Jim Edwards quickly built a long-distance-dialing empire. But he couldn't keep the distress calls on hold. Then the line went dead.

It remains unclear why the billing suddenly decreased, but the shortfall threw a major crimp in BCI's cash flow. Having squandered whatever reserves it might have accumulated, the company had to start juggling debts and fell further behind as the weeks passed.

Other accounts were in serious arrears. A major advertising campaign in the beginning of 1997 created a $750,000 obligation to the advertising agency Boswell & Partners, which paid up front for media buys. Other vendors accumulated past-due invoices. The Internal Revenue Service began inquiring about delinquent payroll taxes that would eventually climb to $1.5 million.

BCI's charitable giving program also lagged behind its mandate. In the spring Edwards instructed Steve Long to put a hold on any additional grants. Except for a handful of in-kind contributions, the 2 percent accrued in the books as a liability. Yet the company continued to tout its charitable work in promotional materials. "They were never in compliance," Long says. "I was always very concerned about that."

Meanwhile state regulators were growing increasingly uneasy with mounting consumer complaints that BCI had slammed customers. In signing up for a shot at the Mustang, many of the complaints charged, the customers were duped into changing their long-distance company. Others alleged they had never heard of BCI but had been slammed anyway.

The California Public Utilities Commission pounced first, ordering a halt to any further marketing in the state as of May 2. Texas authorities soon announced an investigation of similar complaints.

Edwards responded that the charges were unfounded. The entry forms clearly indicated in several places that signing up for the car also meant signing up with BCI. He also objected that the relatively small number of complaints (30,000 in California, out of 400,000 accounts) hardly warranted such a severe penalty, as BCI paled in comparison to other companies that routinely slammed customers without their knowledge. And BCI gladly credited anyone who squawked.

But regulators rejected those arguments, reflecting an increasing distaste for sweepstakes promotions nationwide. The moratorium in California would be the first in a series of enforcement hits BCI would take.

On May 15 BCI laid off 25 percent of its workers. For most of the employees, it was the first indication that anything was amiss. "It was shocking and upsetting to me," says Barbara Harris, who like everyone else was informed that the layoff stemmed from the California action. "When you lose a quarter of your business, you lose a quarter of your employees, was the rationale," Harris says.

That wasn't quite true, because California allowed BCI to continue servicing and billing its more than 350,000 existing customers. But the employees believed what they were told, that the setback was only a blip on the screen that would pass as BCI focused its marketing efforts elsewhere.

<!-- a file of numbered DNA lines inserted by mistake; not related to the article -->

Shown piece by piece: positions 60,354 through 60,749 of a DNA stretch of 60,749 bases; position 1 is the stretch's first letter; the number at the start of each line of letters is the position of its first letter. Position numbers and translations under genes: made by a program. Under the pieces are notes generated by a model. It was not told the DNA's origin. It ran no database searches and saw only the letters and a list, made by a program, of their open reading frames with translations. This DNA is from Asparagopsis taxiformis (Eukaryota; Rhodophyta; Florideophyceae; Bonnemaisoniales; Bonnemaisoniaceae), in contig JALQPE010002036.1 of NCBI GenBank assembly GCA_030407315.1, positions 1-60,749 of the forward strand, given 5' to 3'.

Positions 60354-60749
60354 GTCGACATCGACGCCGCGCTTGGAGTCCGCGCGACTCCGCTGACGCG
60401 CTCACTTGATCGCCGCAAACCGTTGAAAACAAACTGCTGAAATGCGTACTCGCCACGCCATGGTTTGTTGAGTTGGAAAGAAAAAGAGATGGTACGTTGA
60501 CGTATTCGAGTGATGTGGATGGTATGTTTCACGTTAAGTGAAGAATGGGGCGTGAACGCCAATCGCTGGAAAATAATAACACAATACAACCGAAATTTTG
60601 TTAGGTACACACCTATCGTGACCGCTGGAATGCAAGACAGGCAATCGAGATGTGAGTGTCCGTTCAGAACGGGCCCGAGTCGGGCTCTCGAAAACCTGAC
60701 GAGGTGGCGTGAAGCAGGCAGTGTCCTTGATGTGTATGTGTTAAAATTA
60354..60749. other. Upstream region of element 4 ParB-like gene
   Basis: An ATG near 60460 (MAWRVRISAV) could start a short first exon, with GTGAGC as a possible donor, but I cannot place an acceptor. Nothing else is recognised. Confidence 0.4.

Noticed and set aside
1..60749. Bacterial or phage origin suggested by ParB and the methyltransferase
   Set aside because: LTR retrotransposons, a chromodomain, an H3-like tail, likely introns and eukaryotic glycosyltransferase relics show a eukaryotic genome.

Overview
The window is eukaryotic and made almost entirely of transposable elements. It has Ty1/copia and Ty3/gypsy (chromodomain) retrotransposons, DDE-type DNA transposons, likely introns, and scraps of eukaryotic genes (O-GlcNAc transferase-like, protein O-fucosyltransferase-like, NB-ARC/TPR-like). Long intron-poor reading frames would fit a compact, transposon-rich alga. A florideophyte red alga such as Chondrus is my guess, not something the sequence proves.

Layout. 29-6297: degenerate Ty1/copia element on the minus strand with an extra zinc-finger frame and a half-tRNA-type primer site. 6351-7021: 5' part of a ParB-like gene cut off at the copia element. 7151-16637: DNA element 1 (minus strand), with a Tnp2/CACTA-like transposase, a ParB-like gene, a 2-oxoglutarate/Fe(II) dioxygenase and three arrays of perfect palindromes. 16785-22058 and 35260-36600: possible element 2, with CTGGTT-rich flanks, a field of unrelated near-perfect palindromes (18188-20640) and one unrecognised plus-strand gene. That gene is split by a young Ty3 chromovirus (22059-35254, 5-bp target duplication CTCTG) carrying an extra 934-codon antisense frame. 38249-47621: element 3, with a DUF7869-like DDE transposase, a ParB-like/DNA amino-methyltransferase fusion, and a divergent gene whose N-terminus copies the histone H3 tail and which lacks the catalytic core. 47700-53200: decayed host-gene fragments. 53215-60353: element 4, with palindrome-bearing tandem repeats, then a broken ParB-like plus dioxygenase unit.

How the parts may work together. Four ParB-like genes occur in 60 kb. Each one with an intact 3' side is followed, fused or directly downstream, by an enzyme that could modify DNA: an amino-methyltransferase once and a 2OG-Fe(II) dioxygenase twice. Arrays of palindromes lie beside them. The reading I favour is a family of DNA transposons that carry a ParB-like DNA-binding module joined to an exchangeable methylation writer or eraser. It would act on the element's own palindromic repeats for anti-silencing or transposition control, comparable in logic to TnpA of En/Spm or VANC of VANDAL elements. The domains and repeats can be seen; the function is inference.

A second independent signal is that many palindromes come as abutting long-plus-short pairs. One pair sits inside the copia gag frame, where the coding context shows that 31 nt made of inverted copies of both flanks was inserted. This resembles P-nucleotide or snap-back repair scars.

When the paychecks bounced a couple of months later, employees heard the same line. Edwards circulated a memo blaming the incident on a mixup between the billing company and the bank and requesting that everyone redeposit their checks, which cleared. Two weeks after that, the boss handed out a quarterly bonus. "Everybody was like, 'Whoa, the company's back,' " says Harris.

The bonus checks bounced. When replacements were issued, Harris ran to the bank and cashed her check immediately.

Others felt equally nervous about BCI's stability. After the company ran up a substantial debt to Drake Container Corporation and issued a couple of bad checks, Drake CFO Steve Winbigler went the same route as Harris. "Some of their bigger payments, I'd go straight to the bank and get a cashier's check," Winbigler says.

BCI's financial woes began to cause dissension in the ranks. Urging that the company declare Chapter 11 bankruptcy, controller Eric Doremus (Edwards's brother-in-law) resigned in May, fearing personal liability for the company's soaring deficits.

In September Jim Evans submitted his resignation. Edwards first said that the attorney just wanted to go back to private practice, but he later acknowledged that Evans, too, had brought up the subject of bankruptcy.

He resisted their advice. The new controller, Mel Cooper, crunched the numbers and concluded that a turnaround would come soon, Edwards says. (Cooper refused to comment). And he felt he owed it to his employees to keep BCI afloat as long as possible. "You counsel with everybody you can," Edwards says reflectively. "Some are going to say one thing, and some are going to say the opposite. Ultimately I was the one who had to make the decision."

By the end of 1997, BCI seemingly regained its equilibrium, at least according to official pronouncements. The numbers looked positive: Billing for the year exceeded the 1996 total, topping $47 million. Edwards even talked of taking the company public, a notion that would likely have elicited howls of laughter from Wall Street.

When vice president Bill Jones resigned in March, whatever illusions of fiscal health employees may have harbored were shattered. Jones took serious issue with BCI's management practices, but his concerns went unaddressed. "It was a total disagreement, on numerous, numerous things," he says, declining to cite specifics.

Jones says that, because facts about the finances were virtually impossible to come by, the best he could do was guess that maybe BCI ought to consider Chapter 11. "Clear-cut, solid information to say, 'This is what we should do,' was basically nonexistent," he says.

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